Montana Chief U.S. District Judge Richard Cebull, a George W. Bush nominee, admitted on Wednesday that he forwarded a racially-charged email implying that President Barack Obama might have been the product of a sexual encounter between his mother and a dog.

    “A little boy said to his mother; ‘Mommy, how come I’m black and you’re white?’” the email forwarded from Cebull’s official court email address on Feb. 20 read, according to the Great Falls Tribune. “His mother replied, ‘Don’t even go there Barack! From what I can remember about that party, you’re lucky you don’t bark!’”

    The federal judge’s email called the joke “a bit touching” and said he wanted all of his friends to feel what he felt when he read the email. “Hope it touches your heart like it did mine,” he wrote.

    Cebull told the newspaper that his brother sent him the racist email which he then forwarded to six “old buddies” and acquaintances. A forwarded version of the email eventually made its way to a reporter at the Great Falls Tribune.

  9. Latest update on Judge James Taylor of Hawkins County, TN. He lost his bid for re-election and it now appears he will probably lose his license to practice law. The Feds are also investigating him and have raided his (former) office.

  10. Yeah, that judge had to have made an enemy who buys his ink by the barrel; otherwise, hey, no prob.

    Story: I was climbing the steps up to the Iowa City District Court (I think it was Johnson County, IA) in about 1992, 1993 when I stopped in a kind of disoriented shock. There was a huge stone tablet with the Ten Commandments ON THE COURTHOUSE LAWN right in front of the door. I asked the woman I was accompanying to court, “What’s that?” She looked at me pityingly. “That’s the Ten Commandments from the Bible!” I explained calmly, “Oh I know what it IS, I just wondered what it’s doing here?” She said, “This is the Court House — they have to put it up HERE!” Realizing that I was unable to really express myself in view of her profound puzzlement, I said, “But the Ten Commandments are RELIGIOUS commandments, not Iowa law commandments; they don’t really belong in front of a courthouse!” She persisted, “Yes they do, the law follows after the Ten Commandments anyway. They just say ‘thou shalt not kill’ and the law says ‘don’t commit murder,’ it’s just different language for the same thing.”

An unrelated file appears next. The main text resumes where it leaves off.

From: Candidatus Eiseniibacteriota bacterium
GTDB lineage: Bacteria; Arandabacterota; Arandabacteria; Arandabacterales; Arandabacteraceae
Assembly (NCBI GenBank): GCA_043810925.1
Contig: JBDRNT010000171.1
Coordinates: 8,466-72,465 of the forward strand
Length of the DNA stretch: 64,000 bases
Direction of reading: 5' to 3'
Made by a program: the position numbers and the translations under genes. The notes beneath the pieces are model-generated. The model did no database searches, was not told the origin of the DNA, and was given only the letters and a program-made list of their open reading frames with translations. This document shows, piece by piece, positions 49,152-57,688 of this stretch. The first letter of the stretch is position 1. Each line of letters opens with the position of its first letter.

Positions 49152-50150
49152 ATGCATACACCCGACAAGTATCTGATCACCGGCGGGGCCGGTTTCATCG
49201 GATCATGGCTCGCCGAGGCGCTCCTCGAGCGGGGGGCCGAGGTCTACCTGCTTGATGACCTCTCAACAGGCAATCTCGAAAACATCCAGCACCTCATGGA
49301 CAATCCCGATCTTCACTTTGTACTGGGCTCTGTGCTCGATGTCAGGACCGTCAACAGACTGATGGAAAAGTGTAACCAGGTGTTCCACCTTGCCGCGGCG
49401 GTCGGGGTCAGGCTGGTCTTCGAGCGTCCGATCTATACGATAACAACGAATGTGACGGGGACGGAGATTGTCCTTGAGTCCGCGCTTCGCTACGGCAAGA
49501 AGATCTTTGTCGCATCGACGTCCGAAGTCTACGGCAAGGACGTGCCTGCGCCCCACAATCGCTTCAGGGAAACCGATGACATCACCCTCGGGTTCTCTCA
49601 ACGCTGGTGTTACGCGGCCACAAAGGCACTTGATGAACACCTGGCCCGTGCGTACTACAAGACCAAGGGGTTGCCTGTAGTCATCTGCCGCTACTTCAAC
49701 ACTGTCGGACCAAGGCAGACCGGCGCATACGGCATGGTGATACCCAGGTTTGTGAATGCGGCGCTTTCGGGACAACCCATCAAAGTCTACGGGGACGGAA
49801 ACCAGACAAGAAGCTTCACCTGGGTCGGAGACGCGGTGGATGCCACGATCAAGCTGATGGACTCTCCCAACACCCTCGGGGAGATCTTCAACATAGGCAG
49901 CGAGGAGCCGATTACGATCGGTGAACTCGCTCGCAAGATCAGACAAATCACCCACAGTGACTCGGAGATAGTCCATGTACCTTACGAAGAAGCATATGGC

I finally got moving and as we approached, I asked, “Didn’t anybody in this whole big city ever object to this?” She looked confused. “Who would?” I suggested, “Maybe the ACLU?” “Oh,” she commented, greatly relieved, “No, there ARE no Jews in town.”

    BTW, she’s a good friend of mine to this day. She sends me holy water, crucifixes, and little pamphlets, and prayers, and she blesses me all the time, and she got me a pair of sneakers that were the most comfortable things I ever had on my feet since the day I was born.

Comments are closed.